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The art of letting go

29 April 2013



Mr Sadasivan and Ms Chong (right) at the forum

Three months ago, Ms Chong Siak Ching and her family witnessed an aurora borealis while in Iceland. Seeing the natural light display in the sky against the usual black and white scenery in the Nordic European country reinforced Ms Chong's decision to leave the business world and step into the colourful world of the arts. The NUS Board of Trustees member was sharing her personal experience at this month's U@live forum organised by the Office of Alumni Relations on 24 April.

"Sometimes, our reluctance to let go also stops us from pursuing new models of success, new definitions of happiness and new perspectives of the world," said the NUS alumna who obtained her Bachelor degree in Estate Management with Honours and later earned a Master's degree in Business Administration.

Responding to Mr Viswa Sadasivan, Chairman of the U@live organising committee, as to whether the notion of letting go is not just about things but also about battles and job-related matters, Ms Chong concurred. In the leadership realm, she noted that it is best to "initiate the change rather than be the change of circumstances."

Currently, Ms Chong is the CEO of the National Art Gallery and Head of the Visual Arts Cluster, Singapore. She said that "the visual arts scene is very exciting" with art being made more accessible to the general public. Singapore's art eco-system is starting to take shape as evidenced by the spike of visitors to museums and an increase in the number of art companies and museums. Among the new projects are the National Art Gallery, slated to open in 2015, which will be the largest in Southeast Asia and will specialise in art from the region.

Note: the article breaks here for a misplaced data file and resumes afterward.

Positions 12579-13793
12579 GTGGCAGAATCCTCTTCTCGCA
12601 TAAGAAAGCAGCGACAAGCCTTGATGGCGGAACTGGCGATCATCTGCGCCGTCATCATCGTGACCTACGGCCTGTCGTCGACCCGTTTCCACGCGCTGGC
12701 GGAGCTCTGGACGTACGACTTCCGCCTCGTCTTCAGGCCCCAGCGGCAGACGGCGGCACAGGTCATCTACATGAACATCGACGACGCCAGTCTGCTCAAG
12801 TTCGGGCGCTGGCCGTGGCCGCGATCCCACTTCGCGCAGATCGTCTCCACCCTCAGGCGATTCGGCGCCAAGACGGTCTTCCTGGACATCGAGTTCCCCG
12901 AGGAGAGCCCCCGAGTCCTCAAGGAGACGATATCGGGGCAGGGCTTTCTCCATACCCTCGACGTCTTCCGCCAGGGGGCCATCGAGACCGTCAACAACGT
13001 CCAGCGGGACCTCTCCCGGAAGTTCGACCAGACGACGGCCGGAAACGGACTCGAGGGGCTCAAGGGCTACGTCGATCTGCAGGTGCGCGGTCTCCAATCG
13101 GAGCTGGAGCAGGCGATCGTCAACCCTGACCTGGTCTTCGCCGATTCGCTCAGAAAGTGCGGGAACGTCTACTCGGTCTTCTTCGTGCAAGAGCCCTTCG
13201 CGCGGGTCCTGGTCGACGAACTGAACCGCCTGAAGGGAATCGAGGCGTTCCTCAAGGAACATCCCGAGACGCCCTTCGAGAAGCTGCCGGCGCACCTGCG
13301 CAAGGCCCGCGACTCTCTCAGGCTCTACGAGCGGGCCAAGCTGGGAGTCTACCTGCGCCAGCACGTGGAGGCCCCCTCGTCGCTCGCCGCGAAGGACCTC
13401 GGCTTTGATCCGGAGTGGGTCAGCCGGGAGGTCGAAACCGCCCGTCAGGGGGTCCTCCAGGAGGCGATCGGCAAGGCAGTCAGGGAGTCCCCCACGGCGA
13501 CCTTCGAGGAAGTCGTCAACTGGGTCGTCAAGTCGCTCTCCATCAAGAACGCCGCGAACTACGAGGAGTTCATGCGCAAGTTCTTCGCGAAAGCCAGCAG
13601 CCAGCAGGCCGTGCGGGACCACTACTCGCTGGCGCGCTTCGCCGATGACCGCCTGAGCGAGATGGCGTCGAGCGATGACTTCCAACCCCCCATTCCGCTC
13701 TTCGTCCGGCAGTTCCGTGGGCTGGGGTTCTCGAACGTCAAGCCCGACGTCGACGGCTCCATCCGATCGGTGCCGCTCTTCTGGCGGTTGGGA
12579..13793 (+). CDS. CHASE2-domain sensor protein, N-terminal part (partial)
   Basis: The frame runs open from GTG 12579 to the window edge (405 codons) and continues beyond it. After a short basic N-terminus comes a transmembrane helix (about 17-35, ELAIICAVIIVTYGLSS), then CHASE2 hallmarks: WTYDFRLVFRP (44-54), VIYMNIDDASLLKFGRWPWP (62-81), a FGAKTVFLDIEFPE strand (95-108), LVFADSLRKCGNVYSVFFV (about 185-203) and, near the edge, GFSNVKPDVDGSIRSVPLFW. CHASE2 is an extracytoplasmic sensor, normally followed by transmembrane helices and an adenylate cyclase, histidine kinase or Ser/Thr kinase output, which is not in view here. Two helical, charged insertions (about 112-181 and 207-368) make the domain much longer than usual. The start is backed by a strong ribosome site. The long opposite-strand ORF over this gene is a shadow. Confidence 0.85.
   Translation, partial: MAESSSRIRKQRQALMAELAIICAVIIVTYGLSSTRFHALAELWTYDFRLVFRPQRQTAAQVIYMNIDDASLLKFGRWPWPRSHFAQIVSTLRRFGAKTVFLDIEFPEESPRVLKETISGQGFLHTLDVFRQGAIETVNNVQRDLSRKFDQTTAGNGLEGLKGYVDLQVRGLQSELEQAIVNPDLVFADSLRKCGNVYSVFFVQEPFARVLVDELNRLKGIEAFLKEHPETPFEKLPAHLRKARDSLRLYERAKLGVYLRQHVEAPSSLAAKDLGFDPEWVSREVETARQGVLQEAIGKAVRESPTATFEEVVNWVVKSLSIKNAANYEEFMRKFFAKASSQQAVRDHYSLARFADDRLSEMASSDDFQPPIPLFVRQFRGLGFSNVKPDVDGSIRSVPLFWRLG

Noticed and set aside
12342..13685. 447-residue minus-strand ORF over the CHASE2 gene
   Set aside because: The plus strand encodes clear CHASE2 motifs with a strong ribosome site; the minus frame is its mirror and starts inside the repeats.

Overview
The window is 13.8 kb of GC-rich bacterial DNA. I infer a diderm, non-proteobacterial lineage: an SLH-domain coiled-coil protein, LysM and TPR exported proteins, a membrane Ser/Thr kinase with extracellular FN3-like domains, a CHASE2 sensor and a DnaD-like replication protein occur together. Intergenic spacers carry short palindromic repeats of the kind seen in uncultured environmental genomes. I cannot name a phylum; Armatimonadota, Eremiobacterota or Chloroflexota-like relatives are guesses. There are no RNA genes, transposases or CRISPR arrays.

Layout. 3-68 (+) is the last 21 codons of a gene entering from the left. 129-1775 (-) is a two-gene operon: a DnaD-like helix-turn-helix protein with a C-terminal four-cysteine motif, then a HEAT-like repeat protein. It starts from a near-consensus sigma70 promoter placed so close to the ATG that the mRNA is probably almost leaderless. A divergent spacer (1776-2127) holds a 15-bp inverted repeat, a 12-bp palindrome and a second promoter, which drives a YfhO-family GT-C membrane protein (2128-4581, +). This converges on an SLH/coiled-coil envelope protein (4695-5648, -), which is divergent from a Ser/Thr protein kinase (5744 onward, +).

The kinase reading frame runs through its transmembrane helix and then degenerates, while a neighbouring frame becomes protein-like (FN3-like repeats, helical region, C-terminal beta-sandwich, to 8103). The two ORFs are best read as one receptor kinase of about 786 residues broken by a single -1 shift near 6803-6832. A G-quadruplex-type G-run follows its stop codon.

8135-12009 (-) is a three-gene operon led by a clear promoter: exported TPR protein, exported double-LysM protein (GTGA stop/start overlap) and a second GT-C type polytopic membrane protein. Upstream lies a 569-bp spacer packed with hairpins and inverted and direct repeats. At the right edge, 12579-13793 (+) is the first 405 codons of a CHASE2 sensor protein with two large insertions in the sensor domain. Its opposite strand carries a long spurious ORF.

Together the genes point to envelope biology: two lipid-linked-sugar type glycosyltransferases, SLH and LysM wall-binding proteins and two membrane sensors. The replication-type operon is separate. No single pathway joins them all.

Previously, she was at the helm of Ascendas, a company with presence in 10 countries across Asia, as its President and CEO; and Deputy CEO of JTC Corporation, a statutory body of the Singapore government.

Asked by a member of the audience about how the arts can help individuals to let go when faced with health issues, Ms Chong, who is also a board member of Jurong Health Services, believed that "art and even music can help a lot in healing." She shared how representatives from the Jurong Hospital had previously visited the Ascendas office to see how art is brought to spaces. This in turn provided ideas as to how art can be brought to the hospital to help with healing.

Initiated by the NUS Alumni Advisory Board, U@live is spearheaded by NUS alumni and the Office of Alumni Relations. The forum featuring prominent alumni speakers is webcast live to the student population on campus.


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